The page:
Garage Ventures VC shares Silicon Valley lessons in innovation
By Karamjit Singh October 24, 2017
- A key to success, rarely talked about, is that it is industry that drives innovation
- Frustrating to see different ecosystem stakeholders compete instead of collaborate
WHILE most of us have been brought up on the belief that you win in business by out-competing your competition, even in the hyper competitive environment in the Silicon Valley, the ecosystem believes that winning is achieved through collaboration, shared venture capitalist Bill Reichert, managing director of Garage Technology Ventures in Kuala Lumpur recently. Based in San Francisco, Reichert spoke about the future of innovation based on lessons from the Silicon Valley experience.
Entrepreneurs have to figure out how to build collaborative ecosystems by leveraging on other companies that are stakeholders in the marketplaces they are in. Think of the collaborative networks around the iTunes, the App and the Play stores where other companies leverage these platforms for their own success while making the platform owners more successful.
“So, when you are building your company, do not think that the only way to succeed is to defeat everyone around you. You have to figure out a way to collaborate,” he advised at a sharing session held at iLabs, the incubator that itself is a collaboration between Sunway University, the conglomerate Sunway Group and its venture capital arm, Sunway Ventures. The parties collaborate to foster entrepreneurship and stimulate market-driven innovations.
Still Reichert acknowledges that creating this winning through collaboration mentality is not easy. “It’s frustrating to see but we notice all over the world in regions where an innovation ecosystem is bubbling up, the different stakeholders tend to compete with each other, put each other down and point fingers,” he observes.
The better path forward is for all players in the innovation ecosystem, be they incubators, accelerators, angel investors, VCs, universities, private research labs, to be getting together to be more effective at innovating.
But even when an ecosystem gets this dynamic of various stakeholders collaborating together for mutual benefit, right, success is not guaranteed.
“Because, the key to the success of the Silicon Valley, and this is rarely talked about, is that it is industry that drives innovation,” shares Reichert, adding “but this pillar is lacking in many innovation ecosystems where private corporations are not playing enough in.”
But wait a minute, it is not just about private corporations playing in the innovation ecosystem of their country. These companies must have embraced an open innovation mindset as how the Silicon Valley has done.
Traditional R&D strategy calls for a bunch of PhDs to be locked into a room in secrecy while they toil away to invent stuff. But the Silicon Valley has learnt that this is not how the best inventions are created.
Citing networking powerhouse Cisco as an example, Reichert said that its then CEO, John Chambers, realized sometime in the 1990s that not all the best brains on the planet worked for Cisco and that the only way to tap more smart brains was to be more open. Chambers did this by slashing the internal R&D budget and putting it into corporate development which was tasked with finding the next big thing in the startup world to invest in or acquire.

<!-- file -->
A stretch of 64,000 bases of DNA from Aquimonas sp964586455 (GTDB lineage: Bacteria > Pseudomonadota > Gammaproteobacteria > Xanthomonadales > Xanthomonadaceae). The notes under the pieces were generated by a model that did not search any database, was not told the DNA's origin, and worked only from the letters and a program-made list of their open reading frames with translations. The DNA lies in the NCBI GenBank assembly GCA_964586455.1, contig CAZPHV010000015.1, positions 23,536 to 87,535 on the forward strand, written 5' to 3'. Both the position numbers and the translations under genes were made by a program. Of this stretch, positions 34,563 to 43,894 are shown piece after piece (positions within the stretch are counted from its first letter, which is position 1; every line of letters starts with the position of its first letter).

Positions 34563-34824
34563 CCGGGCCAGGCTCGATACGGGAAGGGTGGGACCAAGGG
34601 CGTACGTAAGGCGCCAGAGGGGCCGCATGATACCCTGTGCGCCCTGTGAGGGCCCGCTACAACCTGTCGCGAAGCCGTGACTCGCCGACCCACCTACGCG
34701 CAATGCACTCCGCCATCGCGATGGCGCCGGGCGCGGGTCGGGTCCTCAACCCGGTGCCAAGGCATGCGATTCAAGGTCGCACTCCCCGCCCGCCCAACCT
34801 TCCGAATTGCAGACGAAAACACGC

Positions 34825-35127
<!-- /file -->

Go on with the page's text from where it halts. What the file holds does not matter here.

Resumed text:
The lesson from this was: “If you want to be successful in innovation, you have to tap the entire ecosystem of innovation rather than think you can do it yourself.”
The term “open innovation” was created by an academic years later to describe this mindset that became embedded in the Silicon Valley.
But this was nowhere near being the key moment for the Silicon Valley. Sharing what he is convinced was a pivotal event in the success of the Silicon Valley, way back in 1955 a Stanford academic convinced William Shockley a co-inventor of the transistor to set up his semiconductor company in Palo Alto rather than in Las Angeles. “That started a chain of events for the Silicon Valley to become the centre of the semicon industry,” said Reichert.
In a nutshell, over the next five decades, other semiconductor companies started setting up as well and this was then followed by companies which tapped into these technologies to create products and services which then found a willing corporate sector ie the likes of Cisco and others, that were open to try their products out.
“The end result was that the Silicon Valley become the best place in the world to go if you wanted a company to try your technology because of this open innovation mindset,” said Reichert whose talk clearly showed that it took a sequence of other events to happen organically over the preceeding decades to set up the stage for what has become the magic formula for the outstanding success of the Silicon Valley as an innovation hotbed.
Through his travels around the world, Reichert has seen how in the current era governments are pumping in money into innovation but hoping to shortcut the process by supporting startups, incubators and accelerators to try and stimulate the startup ecosystem. It’s working but then not enough startups are making the jump to the scaleup stage to be successful he notes, pointing to the lesson of the Silicon Valley where, “is it industry that drives innovation”.
“So, if you want to scale up an ecosystem, the corporations in the region have to be part of the ecosystem and governments can play a stimulative role. But the best thing they can do is to clear any hurdles and friction that get in the way of the various stakeholders working together and this can be through using laws, taxes and regulations.”
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